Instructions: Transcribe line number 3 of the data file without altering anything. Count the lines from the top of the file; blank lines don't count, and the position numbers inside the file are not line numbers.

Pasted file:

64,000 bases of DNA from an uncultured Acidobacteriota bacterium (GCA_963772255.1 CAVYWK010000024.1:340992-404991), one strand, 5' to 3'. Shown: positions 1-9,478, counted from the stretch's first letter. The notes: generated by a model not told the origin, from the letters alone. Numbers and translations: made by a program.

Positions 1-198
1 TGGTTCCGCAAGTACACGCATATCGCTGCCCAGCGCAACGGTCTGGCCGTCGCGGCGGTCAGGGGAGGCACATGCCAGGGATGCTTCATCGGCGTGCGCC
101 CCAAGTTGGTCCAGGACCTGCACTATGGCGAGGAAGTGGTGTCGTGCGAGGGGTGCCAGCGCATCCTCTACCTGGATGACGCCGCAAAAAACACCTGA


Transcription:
1 TGGTTCCGCAAGTACACGCATATCGCTGCCCAGCGCAACGGTCTGGCCGTCGCGGCGGTCAGGGGAGGCACATGCCAGGGATGCTTCATCGGCGTGCGCC